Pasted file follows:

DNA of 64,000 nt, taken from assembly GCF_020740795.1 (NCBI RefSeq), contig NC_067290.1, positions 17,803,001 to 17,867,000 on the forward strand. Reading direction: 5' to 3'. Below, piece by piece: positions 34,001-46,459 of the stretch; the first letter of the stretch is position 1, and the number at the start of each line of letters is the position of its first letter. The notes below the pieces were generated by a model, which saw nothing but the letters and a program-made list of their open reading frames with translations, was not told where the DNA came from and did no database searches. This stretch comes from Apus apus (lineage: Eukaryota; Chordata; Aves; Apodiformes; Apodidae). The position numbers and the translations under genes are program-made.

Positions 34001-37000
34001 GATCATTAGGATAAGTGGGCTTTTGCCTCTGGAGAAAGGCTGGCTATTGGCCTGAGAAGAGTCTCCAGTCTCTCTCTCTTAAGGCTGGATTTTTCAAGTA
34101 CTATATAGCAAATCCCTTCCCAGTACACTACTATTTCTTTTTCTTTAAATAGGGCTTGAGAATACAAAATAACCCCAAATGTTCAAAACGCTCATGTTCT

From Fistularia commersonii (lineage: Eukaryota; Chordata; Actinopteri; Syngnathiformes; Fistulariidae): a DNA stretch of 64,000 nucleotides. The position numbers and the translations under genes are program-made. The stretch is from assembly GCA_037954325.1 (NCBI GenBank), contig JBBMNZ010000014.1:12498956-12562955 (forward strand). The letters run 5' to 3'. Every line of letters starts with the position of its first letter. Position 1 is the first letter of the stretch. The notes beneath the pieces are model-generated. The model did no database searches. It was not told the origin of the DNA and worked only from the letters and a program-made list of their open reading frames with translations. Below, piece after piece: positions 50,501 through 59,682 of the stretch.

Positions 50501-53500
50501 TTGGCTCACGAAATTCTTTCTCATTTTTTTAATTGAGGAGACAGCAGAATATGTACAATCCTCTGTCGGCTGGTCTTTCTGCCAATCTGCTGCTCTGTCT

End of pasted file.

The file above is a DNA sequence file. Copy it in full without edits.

DNA of 64,000 nt, taken from assembly GCF_020740795.1 (NCBI RefSeq), contig NC_067290.1, positions 17,803,001 to 17,867,000 on the forward strand. Reading direction: 5' to 3'. Below, piece by piece: positions 34,001-46,459 of the stretch; the first letter of the stretch is position 1, and the number at the start of each line of letters is the position of its first letter. The notes below the pieces were generated by a model, which saw nothing but the letters and a program-made list of their open reading frames with translations, was not told where the DNA came from and did no database searches. This stretch comes from Apus apus (lineage: Eukaryota; Chordata; Aves; Apodiformes; Apodidae). The position numbers and the translations under genes are program-made.

Positions 34001-37000
34001 GATCATTAGGATAAGTGGGCTTTTGCCTCTGGAGAAAGGCTGGCTATTGGCCTGAGAAGAGTCTCCAGTCTCTCTCTCTTAAGGCTGGATTTTTCAAGTA
34101 CTATATAGCAAATCCCTTCCCAGTACACTACTATTTCTTTTTCTTTAAATAGGGCTTGAGAATACAAAATAACCCCAAATGTTCAAAACGCTCATGTTCT

From Fistularia commersonii (lineage: Eukaryota; Chordata; Actinopteri; Syngnathiformes; Fistulariidae): a DNA stretch of 64,000 nucleotides. The position numbers and the translations under genes are program-made. The stretch is from assembly GCA_037954325.1 (NCBI GenBank), contig JBBMNZ010000014.1:12498956-12562955 (forward strand). The letters run 5' to 3'. Every line of letters starts with the position of its first letter. Position 1 is the first letter of the stretch. The notes beneath the pieces are model-generated. The model did no database searches. It was not told the origin of the DNA and worked only from the letters and a program-made list of their open reading frames with translations. Below, piece after piece: positions 50,501 through 59,682 of the stretch.

Positions 50501-53500
50501 TTGGCTCACGAAATTCTTTCTCATTTTTTTAATTGAGGAGACAGCAGAATATGTACAATCCTCTGTCGGCTGGTCTTTCTGCCAATCTGCTGCTCTGTCT